Letter Hidalgo



Save Playa Vista

The Los Angeles Business Journal’s March 16 editorial, “Ballona Misspeak,” correctly pointed out that multimillion dollar subsidies to developers and billionaire movie moguls for the Playa Vista development is not a wise use of our hard-earned tax dollars. However, the broader impacts of the proposed project were overlooked.

The health of the Southern California economy is vital to us all. A key element is the quality of life created by our environment. It attracts and sustains tourism, one of our top industries. A positive environment also attracts and retains employees and leaders of other industries. The Playa Vista project will negatively impact the region by creating massive congestion, gridlock, smog, and fiscal liabilities or taxpayers.

Playa Vista would be the largest development in the history of Los Angeles, nearly twice the size of Century City. The Playa Vista master plan calls for 29,000 permanent residents and 20,000 commuters. This would constitute a city of nearly 50,000 people commuting every day. Anyone who travels through the this region knows that the congestion is already unbearable.

According to the developer’s own studies, Playa Vista would create more than 200,000 additional car trips per day. Traffic on Lincoln Boulevard, a main artery for Los Angeles International Airport, would nearly double as a result of Playa Vista. Traffic on the nearby 405 Freeway would increase by an unbelievable 28 per cent. This would have a significant impact on traffic patterns in the entire L.A. basin.

If built, Playa Vista would create ten tons of additional air pollution every day. That would make it the 4th largest air polluter in Los Angeles, LAX, being the largest. In the last few years some progress has been made in Los Angeles’ air quality. Playa Vista would be a step backwards.

Playa Vista would contribute to the continued decline in the water quality of Santa Monica Bay by decreasing what few water-cleansing wetlands remain there. A healthy ocean and clean beaches are crucial to tourism.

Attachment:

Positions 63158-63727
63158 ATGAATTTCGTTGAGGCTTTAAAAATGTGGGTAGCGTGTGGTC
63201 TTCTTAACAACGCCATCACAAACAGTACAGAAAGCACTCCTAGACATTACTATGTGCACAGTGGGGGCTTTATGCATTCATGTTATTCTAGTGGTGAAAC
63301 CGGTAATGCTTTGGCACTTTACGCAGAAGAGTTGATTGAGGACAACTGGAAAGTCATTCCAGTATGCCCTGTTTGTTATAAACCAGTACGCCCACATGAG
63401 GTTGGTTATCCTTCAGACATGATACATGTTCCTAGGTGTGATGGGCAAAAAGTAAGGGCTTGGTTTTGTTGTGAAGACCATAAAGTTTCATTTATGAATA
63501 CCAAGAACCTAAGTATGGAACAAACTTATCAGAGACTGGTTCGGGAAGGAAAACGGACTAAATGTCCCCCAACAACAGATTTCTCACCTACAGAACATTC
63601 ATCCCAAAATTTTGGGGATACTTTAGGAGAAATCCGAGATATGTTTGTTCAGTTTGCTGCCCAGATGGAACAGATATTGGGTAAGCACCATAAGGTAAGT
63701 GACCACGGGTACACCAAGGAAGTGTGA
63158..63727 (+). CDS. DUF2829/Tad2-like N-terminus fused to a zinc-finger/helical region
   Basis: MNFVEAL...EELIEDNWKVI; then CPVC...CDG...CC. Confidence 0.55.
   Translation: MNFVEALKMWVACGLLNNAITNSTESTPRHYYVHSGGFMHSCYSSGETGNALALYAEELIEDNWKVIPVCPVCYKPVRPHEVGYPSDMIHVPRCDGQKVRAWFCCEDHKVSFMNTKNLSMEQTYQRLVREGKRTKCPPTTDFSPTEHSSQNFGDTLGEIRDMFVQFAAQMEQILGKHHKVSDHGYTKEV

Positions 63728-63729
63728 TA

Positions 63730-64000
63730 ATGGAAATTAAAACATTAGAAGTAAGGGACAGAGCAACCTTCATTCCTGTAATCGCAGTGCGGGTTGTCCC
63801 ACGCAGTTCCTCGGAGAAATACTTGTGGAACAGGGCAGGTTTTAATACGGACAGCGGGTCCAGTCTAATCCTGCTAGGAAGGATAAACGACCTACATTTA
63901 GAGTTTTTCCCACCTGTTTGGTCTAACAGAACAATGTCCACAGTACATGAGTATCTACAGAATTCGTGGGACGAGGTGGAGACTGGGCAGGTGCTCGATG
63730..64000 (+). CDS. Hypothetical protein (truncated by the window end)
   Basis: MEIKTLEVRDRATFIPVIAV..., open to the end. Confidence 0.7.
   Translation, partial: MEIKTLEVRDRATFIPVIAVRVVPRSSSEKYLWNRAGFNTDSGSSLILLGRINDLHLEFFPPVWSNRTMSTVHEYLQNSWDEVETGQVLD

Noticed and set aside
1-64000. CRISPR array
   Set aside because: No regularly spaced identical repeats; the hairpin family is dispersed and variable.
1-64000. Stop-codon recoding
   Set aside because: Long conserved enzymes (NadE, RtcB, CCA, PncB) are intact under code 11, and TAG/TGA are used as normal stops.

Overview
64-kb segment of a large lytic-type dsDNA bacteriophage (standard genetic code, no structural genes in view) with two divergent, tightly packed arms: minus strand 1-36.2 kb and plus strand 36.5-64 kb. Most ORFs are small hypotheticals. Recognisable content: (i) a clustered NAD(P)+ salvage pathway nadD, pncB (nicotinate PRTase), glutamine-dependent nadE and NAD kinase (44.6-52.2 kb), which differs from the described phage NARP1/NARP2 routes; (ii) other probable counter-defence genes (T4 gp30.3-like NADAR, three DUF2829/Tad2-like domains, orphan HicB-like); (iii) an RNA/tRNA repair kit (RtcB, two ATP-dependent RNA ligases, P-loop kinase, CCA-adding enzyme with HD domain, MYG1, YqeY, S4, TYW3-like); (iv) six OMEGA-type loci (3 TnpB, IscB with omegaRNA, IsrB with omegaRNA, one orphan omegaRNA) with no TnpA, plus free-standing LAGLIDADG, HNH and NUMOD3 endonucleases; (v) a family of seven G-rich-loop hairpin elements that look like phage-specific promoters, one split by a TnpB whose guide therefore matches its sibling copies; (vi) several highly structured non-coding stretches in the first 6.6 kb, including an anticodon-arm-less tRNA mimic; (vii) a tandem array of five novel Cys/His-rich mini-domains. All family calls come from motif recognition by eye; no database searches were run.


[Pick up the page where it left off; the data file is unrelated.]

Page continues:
In California, we have lost 91 percent of our coastal wetlands. Sport and commercial fishing have seen a decline as a result. Ballona is the last remaining major wetland in Los Angeles County and could be instrumental in revitalizing these industries.

The Business Journal states the a vast majority of the land has not been wetlands since the beginning of the century, and cites governmental definitions of wetlands to support this. But every business person knows that government statistics shift like lilies in the wind. A 1978 UCLA study states that there are 515 acres of either functioning or easily restorable wetlands remaining at Ballona, more than two-and-a-half times the government figure.

Taxpayers are at risk with Playa Vista, and not just because of corporate welfare. The entire Ballona Valley is a flood plain, and thus a liquefaction zone. Recent earthquakes have shown that structures built on marshes and wetlands suffer the worst in these disasters. The fact that Playa Vista has not been built is not solely due to the work of environmentalists. It is also the work of the marketplace. Conceived in the boom years of the 1980s, the project’s bottom line ends in red, not black. The enormous costs of reclaiming a floodplain and creating a new infrastructure are not overcome by the current upswing in real estate.

Playa Vista is not a good deal nor is it a done deal. At this time, only one-third of the project has been approved. With mounting citizen opposition and local politicians starting to backtrack on the project, investors will never see the promised returns.

A coalition to save all of the Ballona Wetlands has grown to more than 80 groups, including Sierra Club, Greenpeace, Surfrider Foundation, Rainforest Action Network, and CalPIRG (California Public Interest Research Group). The Business Journal referred to the opposition to Playa Vista as “a small group of so-called environmentalists.” If the Sierra Club (500,000 members) and CalPIRG (60,000 members) fit this definition, then who are the “real” environmentalists and how many members do they have?

According to national standards, Los Angeles has the most crucial need for open space of any city in the United States. Can we afford to pave over the better part of such a precious resource?



Ballona Valley Preservation League

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